Sunday, October 31, 2010
Misha Berson writing in The Seattle Times has a great article about the latest incarnations of the Immortal Sherlock Holmes, including my upcoming play Sherlock Holmes and the Case of the Christmas Carol.
You can read it here:
I agree with Misha: the new BBC series Sherlock is one to watch. Unlike the not-so-bad-when-you-think-how-bad-it-could-be Robert Downey Jr. film last year, the writers of the show pull off something wonderful: a completely faithful and relevant Holmes. That they can do this while transposing the characters to contemporary London is even more wonderful. (Though I'll confess: as much as I love the way London looks now, I get the occasional nostalgic yearning for a few hansom cabs and a pea-soup fog that the new show can't supply.)
But that's not to say that I'm not in constant ecstatic surprise at just how good Terry Edward Moore is going to be in the Taproot show. I sat in on a rehearsal on Saturday and it was an intense pleasure to see how the cast, led by Moore, has already mined more ore out of the script than I consciously knew was there. Lucky me, to have such wonderful actors and such a great company as Taproot willing to take a chance on a world premiere--a dodgy proposition in this economic climate, even for a Christmas show!
Happy Halloween, all. I'm spending mine providing a bowl of candy to trick-or-treaters and rereading a couple of my favorite stories from Conan Doyle's original--often imitated, never bettered.
(by the way, for more information on the Taproot show, go here: http://taproottheatre.org/holmes/).
Friday, October 29, 2010
“It’s incidents like this does put tourists off Ireland.”
That’s Donny (drolly played by the habitually wonderful Sean G. Griffin) speaking to his friend Davey in his rundown cottage in rustic Inishmore, Ireland in The Lieutenant of Inishmore, currently playing at ACT till November 14. The incidents he’s referring to involve a catalog of horrors that begin with the death of a cat, and don’t end until said rustic cottage is strewn with blood and corpses—a conclusion that won't surprise anyone familiar with the writing of Martin McDonagh.
McDonagh’s reputation as a playwright was made through a series of plays set in rural Ireland, which he depicts as having a cultural life similar to how most Americans think of the Ozarks: the sticks, the backwoods, hillbilly country. Whether or not there’s any relation between McDonagh’s rural Ireland and reality is a subject of some debate, but there’s no question that his gleeful mix of lyrical dialogue with graphic violence has made him a name to be reckoned with.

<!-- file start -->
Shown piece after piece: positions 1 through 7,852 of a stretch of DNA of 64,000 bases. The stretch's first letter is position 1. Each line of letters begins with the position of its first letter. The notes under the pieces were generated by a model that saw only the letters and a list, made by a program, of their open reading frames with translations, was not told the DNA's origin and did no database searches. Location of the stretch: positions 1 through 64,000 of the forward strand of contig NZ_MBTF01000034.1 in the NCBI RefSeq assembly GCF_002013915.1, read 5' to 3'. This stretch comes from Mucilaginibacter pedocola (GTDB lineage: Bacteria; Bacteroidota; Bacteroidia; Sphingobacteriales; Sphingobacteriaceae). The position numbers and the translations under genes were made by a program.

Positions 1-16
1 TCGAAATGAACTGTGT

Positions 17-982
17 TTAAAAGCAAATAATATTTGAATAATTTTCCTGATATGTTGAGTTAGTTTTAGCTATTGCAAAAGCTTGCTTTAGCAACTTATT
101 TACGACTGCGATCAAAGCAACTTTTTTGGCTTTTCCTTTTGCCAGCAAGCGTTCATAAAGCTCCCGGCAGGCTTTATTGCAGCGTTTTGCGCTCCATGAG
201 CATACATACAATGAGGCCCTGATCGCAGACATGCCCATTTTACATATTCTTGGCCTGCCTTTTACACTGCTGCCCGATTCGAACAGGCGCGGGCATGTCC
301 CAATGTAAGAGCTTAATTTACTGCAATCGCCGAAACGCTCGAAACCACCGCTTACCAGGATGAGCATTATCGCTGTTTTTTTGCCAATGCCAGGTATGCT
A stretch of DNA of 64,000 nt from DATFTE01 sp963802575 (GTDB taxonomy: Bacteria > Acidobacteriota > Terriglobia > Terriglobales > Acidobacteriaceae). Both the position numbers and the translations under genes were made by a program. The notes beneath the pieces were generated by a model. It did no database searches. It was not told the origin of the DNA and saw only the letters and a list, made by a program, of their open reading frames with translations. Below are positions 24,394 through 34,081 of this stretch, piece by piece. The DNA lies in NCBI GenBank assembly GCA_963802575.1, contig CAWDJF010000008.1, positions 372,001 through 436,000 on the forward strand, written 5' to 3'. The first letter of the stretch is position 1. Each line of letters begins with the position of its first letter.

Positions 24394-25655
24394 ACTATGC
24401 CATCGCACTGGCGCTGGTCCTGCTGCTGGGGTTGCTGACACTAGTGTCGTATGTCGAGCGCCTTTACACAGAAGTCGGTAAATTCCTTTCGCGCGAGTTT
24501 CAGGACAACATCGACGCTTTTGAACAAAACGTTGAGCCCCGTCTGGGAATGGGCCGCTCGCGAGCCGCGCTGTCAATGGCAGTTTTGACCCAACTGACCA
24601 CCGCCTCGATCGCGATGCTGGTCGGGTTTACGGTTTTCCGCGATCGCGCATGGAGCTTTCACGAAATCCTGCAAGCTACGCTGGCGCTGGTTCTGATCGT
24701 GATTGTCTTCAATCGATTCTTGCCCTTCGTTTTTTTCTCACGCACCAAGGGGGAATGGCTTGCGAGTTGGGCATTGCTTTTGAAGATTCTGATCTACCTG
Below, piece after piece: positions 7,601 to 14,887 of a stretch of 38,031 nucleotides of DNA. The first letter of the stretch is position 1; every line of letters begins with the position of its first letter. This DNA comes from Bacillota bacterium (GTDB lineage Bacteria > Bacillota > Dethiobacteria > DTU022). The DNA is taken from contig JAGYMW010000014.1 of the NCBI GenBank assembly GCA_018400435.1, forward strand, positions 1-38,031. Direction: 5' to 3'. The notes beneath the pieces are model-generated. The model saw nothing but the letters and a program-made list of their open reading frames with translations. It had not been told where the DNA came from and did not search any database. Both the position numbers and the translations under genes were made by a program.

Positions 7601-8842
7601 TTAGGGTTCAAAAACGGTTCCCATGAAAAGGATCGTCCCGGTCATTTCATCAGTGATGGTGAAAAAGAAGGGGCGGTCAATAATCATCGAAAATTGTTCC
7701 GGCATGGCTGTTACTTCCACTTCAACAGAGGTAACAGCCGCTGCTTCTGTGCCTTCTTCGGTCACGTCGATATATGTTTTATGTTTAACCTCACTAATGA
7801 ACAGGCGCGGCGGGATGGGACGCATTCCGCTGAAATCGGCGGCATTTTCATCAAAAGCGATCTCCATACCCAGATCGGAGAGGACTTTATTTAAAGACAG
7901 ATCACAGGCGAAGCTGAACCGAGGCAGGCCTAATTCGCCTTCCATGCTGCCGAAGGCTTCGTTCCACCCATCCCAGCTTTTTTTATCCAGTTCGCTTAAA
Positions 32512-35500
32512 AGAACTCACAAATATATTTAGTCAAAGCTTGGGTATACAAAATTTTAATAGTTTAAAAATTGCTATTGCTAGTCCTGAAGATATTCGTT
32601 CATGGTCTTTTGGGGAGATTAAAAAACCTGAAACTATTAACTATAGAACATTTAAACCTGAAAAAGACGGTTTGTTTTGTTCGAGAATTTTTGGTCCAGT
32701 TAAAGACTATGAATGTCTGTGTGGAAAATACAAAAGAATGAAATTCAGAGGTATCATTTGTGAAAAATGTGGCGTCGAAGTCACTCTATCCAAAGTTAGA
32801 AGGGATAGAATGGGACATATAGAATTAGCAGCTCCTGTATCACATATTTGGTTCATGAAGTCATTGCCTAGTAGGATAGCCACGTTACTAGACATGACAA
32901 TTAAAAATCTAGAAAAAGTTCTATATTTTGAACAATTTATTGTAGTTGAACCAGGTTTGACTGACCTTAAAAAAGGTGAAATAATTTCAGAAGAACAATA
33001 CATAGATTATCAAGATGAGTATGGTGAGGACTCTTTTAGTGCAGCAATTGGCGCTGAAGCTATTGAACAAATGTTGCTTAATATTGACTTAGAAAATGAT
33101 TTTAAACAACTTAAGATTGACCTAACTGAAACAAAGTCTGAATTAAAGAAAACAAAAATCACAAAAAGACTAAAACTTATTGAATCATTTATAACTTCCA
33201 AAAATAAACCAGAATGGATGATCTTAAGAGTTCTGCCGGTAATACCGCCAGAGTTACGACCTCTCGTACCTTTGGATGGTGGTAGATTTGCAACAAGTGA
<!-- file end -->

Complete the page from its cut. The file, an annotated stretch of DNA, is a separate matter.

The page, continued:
His meteoric career as a playwright seems to have stalled slightly as of late. His most recent play A Behanding in Spokane, playing now on Broadway, is apparently an adequate vehicle for Christopher Walken, but critics have found it a thin excuse for some predictable violence. Like Tarantino (to whom he’s often compared), McDonagh seems trapped by his early success as a shockmeister.
While I have usually found McDonagh a morally bankrupt artist, he’s talented enough to do what any good playwright should be able to do: get your interest in the story, and hold it right to the end. We often talk of Grand Guignol as if any hack can pull off on-stage blood and guts, but the dramatic sense of how far you can go with your mayhem is a subtle craft. In certain works (Shakespeare's Titus Andronicus naturally comes to mind), scenes of torture, rape, murder and worse are used to illuminate actual truths of the human condition.
But that’s not this play.
Lieutenant is revenge tragedy as farce, where the death of psychopathic freelance terrorist Padraic’s pet cat leads to a tornado of death and mutilation. Shots are fired, humans (and cats) are killed, and what starts as a slovenly home devolves into an abattoir. But really, the structure of the play is no more sophisticated than an extended joke.
In McDonagh’s defense, this was an early play that was only dusted off and produced after the success of the superior Beauty Queen of Lenane and A Skull in Connemara, among others. As to its somewhat hyped “political commentary,” that’s pretty slim, mostly reduced to some caricatured names of IRS splinter groups that recall the “People’s Judean Front” scene from Monty Python’s Life of Brian.